Senate Minority Whip Dick DurbinRichard (Dick) Joseph DurbinThe Hill's Morning Report - Sponsored by Goldman Sachs - Pelosi, Mnuchin push stimulus talks forward, McConnell applies brakes Schumer says he had 'serious talk' with Feinstein, declines to comment on Judiciary role Durbin signals he isn't interested in chairing Judiciary Committee MORE (D-Ill.) said Sunday that the Democrats can “slow” the Supreme Court confirmation of Amy Coney Barrett “perhaps a matter of hours, maybe days at most.”
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Manchin opposes adding justices to the court
By Rebecca Klar
 
Sen. Joe ManchinJoseph (Joe) ManchinSusan Collins and the American legacy Democrats seem unlikely to move against Feinstein Push to expand Supreme Court faces Democratic buzzsaw MORE (D-W.V.) said Sunday he would not support adding justices to the Supreme Court or doing away with the filibuster if Democrats win a Senate majority and the White House.
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Senate Republican says lawmakers can't 'boil down' what a Court nominee would do in one case like Roe v. Wade
By Justine Coleman
 
Sen. Mike LeeMichael (Mike) Shumway LeeEnd the American military presence in Somalia Ted Cruz won't wear mask to speak to reporters at Capitol Michigan Republican isolating after positive coronavirus test MORE (R-Utah) said on Sunday that lawmakers can’t “boil down” what a Supreme Court nominee would do in one case, such as Roe v. Wade, when determining whether to support a justice’s confirmation.
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Trump suggests Supreme Court nominee would tip panel against Roe v. Wade
By Rema Rahman
 
President Trump said it's "possible" his conservative Supreme Court nominee Amy Coney Barrett could tip the court against the Roe v. Wade decision legalizing abortion rights by allowing states to decide whether to ban abortion.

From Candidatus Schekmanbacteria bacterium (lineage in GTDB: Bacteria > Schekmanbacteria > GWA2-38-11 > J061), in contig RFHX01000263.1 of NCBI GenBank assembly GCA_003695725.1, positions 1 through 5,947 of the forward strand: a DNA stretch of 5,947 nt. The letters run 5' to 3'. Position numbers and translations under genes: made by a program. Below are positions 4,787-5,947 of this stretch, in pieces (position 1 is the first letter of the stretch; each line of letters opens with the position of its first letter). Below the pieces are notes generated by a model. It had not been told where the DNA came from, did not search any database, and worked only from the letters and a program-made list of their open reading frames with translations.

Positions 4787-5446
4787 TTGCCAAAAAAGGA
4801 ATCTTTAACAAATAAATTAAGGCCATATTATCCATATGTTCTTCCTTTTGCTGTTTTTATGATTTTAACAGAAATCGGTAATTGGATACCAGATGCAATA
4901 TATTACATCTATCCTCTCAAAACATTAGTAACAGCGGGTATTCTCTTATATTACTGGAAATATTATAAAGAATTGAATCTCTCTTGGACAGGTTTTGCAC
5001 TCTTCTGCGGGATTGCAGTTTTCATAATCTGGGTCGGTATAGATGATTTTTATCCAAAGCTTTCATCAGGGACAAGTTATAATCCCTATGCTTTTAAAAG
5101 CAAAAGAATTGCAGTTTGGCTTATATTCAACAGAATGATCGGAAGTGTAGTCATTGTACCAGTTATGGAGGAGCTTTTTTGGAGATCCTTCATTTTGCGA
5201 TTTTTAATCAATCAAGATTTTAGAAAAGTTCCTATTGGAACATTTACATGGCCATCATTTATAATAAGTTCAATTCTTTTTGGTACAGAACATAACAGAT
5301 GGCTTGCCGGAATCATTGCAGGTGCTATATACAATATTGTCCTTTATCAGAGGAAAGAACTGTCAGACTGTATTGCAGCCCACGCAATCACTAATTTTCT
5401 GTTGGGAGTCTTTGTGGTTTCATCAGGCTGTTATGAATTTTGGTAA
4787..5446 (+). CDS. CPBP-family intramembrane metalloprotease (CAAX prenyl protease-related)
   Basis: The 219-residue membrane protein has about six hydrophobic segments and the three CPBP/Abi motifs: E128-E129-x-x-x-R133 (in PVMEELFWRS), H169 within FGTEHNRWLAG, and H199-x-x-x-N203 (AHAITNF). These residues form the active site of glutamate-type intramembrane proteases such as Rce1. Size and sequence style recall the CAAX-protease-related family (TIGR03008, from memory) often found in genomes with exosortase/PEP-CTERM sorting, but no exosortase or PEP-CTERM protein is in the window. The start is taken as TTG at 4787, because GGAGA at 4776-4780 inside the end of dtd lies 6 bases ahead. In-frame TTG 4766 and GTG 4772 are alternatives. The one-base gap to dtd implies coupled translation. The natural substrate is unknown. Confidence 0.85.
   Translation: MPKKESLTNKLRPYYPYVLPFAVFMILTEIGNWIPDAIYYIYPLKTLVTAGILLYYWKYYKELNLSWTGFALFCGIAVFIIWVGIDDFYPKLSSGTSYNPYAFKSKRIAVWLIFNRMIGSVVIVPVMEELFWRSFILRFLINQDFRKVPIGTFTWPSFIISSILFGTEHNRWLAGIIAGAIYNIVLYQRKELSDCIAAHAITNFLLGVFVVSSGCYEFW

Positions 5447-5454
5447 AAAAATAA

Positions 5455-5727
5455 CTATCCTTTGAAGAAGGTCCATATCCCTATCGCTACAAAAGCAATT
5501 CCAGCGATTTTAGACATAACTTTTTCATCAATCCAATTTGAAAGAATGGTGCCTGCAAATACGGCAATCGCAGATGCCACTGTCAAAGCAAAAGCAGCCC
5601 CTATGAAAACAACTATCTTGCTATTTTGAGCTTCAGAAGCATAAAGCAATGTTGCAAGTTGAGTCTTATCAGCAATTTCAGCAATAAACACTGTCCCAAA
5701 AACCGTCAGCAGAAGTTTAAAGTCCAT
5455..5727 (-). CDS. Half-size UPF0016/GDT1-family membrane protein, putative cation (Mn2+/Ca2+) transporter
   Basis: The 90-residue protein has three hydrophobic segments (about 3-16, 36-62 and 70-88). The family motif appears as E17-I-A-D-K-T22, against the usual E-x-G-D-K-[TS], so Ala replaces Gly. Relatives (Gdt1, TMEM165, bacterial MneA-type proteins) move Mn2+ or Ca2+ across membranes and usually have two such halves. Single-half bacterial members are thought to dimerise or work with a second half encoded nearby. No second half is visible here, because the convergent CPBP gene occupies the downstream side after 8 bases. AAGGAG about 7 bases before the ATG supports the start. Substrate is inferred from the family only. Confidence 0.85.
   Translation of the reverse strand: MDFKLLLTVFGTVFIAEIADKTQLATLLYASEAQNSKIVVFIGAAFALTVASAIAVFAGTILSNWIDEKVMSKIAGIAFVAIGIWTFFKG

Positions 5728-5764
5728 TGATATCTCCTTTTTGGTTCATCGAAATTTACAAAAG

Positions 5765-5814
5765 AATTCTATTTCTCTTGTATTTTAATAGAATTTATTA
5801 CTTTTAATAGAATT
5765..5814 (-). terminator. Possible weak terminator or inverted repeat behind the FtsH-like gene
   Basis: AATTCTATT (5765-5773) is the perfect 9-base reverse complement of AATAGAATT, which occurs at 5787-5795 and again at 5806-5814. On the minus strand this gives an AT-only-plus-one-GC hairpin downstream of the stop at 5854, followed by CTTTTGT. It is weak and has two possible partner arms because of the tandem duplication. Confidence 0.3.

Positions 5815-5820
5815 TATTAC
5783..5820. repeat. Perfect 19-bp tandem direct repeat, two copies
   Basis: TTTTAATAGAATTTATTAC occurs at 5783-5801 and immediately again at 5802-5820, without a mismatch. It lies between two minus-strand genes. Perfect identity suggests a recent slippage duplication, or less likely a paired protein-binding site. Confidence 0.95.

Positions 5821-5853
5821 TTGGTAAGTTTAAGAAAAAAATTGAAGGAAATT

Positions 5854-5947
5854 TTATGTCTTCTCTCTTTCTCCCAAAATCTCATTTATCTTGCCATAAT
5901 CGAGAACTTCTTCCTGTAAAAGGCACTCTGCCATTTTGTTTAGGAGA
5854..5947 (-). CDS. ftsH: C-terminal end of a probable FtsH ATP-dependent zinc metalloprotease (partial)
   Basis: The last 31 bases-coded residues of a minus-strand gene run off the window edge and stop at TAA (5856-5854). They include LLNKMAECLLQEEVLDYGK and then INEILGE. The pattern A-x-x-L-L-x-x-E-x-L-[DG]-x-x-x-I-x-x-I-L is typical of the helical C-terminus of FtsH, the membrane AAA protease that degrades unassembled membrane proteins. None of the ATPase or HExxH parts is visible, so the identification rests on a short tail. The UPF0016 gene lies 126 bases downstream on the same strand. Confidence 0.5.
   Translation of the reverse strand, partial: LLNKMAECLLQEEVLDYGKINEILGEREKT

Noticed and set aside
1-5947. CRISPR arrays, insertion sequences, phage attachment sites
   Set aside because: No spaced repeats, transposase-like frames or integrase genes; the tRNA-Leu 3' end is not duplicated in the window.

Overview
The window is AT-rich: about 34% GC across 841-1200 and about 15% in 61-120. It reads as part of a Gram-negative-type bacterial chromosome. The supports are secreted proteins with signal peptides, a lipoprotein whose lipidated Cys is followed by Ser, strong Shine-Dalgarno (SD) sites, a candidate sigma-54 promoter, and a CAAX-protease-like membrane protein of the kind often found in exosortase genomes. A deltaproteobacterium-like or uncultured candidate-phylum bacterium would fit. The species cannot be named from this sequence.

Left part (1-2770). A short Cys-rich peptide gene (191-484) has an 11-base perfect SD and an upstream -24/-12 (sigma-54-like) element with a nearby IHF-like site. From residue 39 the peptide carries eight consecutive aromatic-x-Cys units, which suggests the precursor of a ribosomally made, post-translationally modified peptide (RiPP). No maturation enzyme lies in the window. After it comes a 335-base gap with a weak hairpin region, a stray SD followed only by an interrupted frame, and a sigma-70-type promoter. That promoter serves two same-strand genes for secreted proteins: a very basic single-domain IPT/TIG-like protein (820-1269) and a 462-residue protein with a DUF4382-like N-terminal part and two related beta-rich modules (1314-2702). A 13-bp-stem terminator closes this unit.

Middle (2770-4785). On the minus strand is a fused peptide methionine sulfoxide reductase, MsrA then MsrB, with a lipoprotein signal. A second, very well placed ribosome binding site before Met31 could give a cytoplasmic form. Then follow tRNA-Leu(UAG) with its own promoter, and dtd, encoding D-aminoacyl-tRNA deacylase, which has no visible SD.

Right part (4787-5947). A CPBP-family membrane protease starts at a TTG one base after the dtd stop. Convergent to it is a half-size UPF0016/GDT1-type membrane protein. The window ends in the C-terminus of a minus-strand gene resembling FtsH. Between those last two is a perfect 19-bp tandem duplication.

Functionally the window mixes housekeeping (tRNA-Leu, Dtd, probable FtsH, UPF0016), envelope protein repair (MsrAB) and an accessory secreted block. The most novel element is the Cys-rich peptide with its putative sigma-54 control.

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Durbin: Hillary Clinton is 'flat-out wrong' in saying Biden 'should not concede under any circumstances'
By Justine Coleman 
 
Senate Minority Whip Dick Durbin (D-Ill.) said Sunday that former Secretary of State Hillary ClintonHillary Diane Rodham ClintonJudge rules to not release Russia probe documents over Trump tweets Trump and advisers considering firing FBI director after election: WaPo Obama to campaign for Biden in Florida MORE is “flat-out wrong” in saying Democratic nominee Joe BidenJoe BidenTrump and advisers considering firing FBI director after election: WaPo Obama to campaign for Biden in Florida Supreme Court reinstates ban on curbside voting in Alabama MORE “should not concede under any circumstances.”
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Meadows: 'There's varying degrees of confidence' in FBI director
By Rebecca Klar
 
White House Chief of Staff Mark MeadowsMark Randall MeadowsJudge rules to not release Russia probe documents over Trump tweets Trump and advisers considering firing FBI director after election: WaPo On The Money: Power players play chess match on COVID-19 aid | Pelosi bullish, Trump tempers optimism | Analysis: Nearly 1M have run out of jobless benefits MORE said Sunday there’s “varying degrees of confidence” in FBI Director Christopher Wray among cabinet members after the director testified before Congress that he has not seen evidence of widespread voter fraud in a major election.